Thursday, May 4, 2023

Saint Socrates Is a Comforting Concept

In the Gospel reading at Mass this weekend, we hear one of my favorite verses. In the 14th chapter of John’s gospel, Jesus tells his followers: “I am the way and the truth and the life. No one comes to the Father except through me.”

As I mentioned a few weeks ago, if Jesus was a mere man and not divine, this is one of His many statements that indicates He either was a liar — a deceiver who knew the truth about himself but claimed to be God anyway to fool his gullible followers — or a lunatic — a psychologically disturbed man who really thought he was God but actually was not. There’s no middle ground. If you say Jesus was good and wise, then His statement this week must be true, and that means He is God. If He was not God, that is, if He was a mere mortal with severely elevated self-esteem, then the things He said about Himself were simply off the charts into La-La Land. 
This is one of my favorite Bible verses because it’s so blunt and to the point. I’m a big fan of clear and plain statements, as I often completely miss the point with subtle, nuanced, allegorical teachings. Put it this way: if I had been one of Jesus’ apostles, I would’ve turned to Peter or John at least 10 times each day and asked, “What was THAT supposed to mean?!” Especially when Jesus was on a roll telling parables.

Even though I like this blunt statement from John’s gospel, a lot of people do not like it at all. Jesus doesn’t really leave any room for other paths, or other faith traditions, or other religions, does He? The Lord frankly says that He, and He alone, is the one, true path to the Father and eternal life in Heaven.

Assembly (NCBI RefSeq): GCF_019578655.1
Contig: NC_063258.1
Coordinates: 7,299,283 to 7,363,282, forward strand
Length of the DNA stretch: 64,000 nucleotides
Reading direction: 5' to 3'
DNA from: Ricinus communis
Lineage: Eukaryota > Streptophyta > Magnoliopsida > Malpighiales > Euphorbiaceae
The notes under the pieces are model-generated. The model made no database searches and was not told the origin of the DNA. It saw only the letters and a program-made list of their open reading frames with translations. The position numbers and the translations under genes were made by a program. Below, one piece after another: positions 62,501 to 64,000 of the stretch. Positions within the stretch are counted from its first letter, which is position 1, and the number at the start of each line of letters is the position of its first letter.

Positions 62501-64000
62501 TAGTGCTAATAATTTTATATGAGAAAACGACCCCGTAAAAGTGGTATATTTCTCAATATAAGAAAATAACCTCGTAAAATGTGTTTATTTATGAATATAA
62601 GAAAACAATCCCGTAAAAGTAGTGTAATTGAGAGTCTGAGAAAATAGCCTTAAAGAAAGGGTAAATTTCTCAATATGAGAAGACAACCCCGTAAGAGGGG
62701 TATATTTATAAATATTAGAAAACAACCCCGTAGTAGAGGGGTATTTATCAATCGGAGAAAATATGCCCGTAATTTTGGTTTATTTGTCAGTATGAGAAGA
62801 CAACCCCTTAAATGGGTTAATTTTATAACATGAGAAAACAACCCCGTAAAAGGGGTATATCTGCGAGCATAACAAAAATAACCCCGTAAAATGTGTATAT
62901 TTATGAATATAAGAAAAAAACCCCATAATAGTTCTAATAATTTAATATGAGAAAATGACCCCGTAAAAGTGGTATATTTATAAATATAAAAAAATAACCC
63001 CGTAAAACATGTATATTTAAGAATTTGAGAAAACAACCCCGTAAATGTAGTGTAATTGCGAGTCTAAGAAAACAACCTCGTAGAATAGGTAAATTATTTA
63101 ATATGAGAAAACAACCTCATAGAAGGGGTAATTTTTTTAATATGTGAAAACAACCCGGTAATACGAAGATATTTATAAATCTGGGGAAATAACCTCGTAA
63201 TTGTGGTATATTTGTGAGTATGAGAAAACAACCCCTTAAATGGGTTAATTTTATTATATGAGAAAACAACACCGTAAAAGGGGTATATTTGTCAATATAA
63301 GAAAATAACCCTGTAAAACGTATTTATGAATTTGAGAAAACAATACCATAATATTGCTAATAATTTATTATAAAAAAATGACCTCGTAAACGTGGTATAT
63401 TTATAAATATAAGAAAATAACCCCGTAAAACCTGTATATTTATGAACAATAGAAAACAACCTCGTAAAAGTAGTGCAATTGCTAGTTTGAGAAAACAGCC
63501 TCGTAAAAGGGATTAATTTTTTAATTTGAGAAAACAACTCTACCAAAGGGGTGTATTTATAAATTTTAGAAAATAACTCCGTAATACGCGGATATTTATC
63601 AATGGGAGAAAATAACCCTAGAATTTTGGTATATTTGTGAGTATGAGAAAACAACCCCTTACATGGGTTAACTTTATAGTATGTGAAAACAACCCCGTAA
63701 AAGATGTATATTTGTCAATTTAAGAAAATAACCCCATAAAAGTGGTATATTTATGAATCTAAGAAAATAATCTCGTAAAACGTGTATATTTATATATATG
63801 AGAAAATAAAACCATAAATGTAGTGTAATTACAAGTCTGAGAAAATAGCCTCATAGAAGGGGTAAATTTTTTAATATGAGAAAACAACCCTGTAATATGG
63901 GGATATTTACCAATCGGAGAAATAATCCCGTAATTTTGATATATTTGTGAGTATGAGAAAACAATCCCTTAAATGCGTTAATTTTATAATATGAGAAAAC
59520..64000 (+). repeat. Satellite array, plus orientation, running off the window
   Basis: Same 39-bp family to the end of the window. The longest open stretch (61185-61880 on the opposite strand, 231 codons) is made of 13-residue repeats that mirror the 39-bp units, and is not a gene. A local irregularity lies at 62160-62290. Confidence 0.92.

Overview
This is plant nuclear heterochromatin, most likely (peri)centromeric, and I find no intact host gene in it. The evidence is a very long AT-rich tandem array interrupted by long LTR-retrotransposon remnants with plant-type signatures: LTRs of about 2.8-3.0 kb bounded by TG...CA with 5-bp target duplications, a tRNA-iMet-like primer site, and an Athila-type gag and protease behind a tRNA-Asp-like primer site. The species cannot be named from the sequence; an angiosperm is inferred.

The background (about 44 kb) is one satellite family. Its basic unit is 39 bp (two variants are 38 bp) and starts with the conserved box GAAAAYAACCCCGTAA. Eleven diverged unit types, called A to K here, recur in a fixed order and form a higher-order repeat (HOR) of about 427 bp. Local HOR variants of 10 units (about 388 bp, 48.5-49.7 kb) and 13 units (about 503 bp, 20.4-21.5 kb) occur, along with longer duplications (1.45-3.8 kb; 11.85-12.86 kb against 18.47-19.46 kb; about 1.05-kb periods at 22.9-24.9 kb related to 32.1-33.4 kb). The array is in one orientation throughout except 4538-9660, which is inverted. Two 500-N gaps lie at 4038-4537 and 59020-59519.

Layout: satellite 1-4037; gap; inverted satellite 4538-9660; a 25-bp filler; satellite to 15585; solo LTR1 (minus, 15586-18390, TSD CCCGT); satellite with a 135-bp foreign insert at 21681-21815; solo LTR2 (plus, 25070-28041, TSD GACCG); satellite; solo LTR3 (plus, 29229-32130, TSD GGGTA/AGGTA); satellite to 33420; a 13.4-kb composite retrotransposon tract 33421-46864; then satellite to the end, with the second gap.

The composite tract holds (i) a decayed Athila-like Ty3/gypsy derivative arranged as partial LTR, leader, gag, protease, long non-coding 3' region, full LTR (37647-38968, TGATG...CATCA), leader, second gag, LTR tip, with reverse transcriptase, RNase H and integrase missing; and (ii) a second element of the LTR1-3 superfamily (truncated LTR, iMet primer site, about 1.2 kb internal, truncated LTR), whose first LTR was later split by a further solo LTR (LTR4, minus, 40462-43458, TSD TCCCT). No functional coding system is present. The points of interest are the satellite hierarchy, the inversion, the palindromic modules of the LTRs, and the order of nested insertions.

Boy, oh boy, does that make people angry, especially in our current culture, which is steeped in relativism and the idea that “whatever is true for you is true.” Making a blunt declaration that the only way to Heaven is through Jesus Christ is the height of intolerance.

However, there is another way to look at this. Jesus indeed says that He alone is the way, truth, and life. But maybe He’s not being quite as narrow as it seems at first glance. If Jesus is the Truth — the true Truth, with a capital “T” — then anyone who sincerely seeks the truth is seeking Jesus, although he or she might not realize it.

Brilliant author and professor Peter Kreeft says that he has no problem using the term “Saint Socrates,” because that ancient Greek philosopher (who lived centuries before the time Jesus walked the earth), always sought the truth. Kreeft speculates that in seeking the truth, Socrates was seeking Jesus, but just didn’t know it at the time. When he died and his soul stood before the throne of God, Socrates might have exclaimed, “Ah, there you are! I’ve been searching for you my whole life, but I just didn’t know your name until now.”
In my mind, this view is quite feasible, knowing what we know about God’s nature and personality. After all, He is a God of mercy and forgiveness. He does not take delight in seeing souls lost for all eternity. He wants each and every one of us to enter into the joy of Heaven. In other words, if God were a school teacher, He would be grading our final exam on a HUGE curve.

The idea that someone who sincerely seeks the truth is actually seeking Jesus without realizing it, is the one concept that keeps me from despair. That’s because I now have so many friends and relatives who are ex-Catholics, I can’t even count that high. 

As long as they sincerely seek the truth, there is still hope. Lot’s of hope, in fact, because besides being a God of mercy and forgiveness, our Lord is the God of hope.

Jesus is the way and the truth and the life. Anyone who seeks the truth will one day discover that the truth has a name, the name above every other name: Jesus. 

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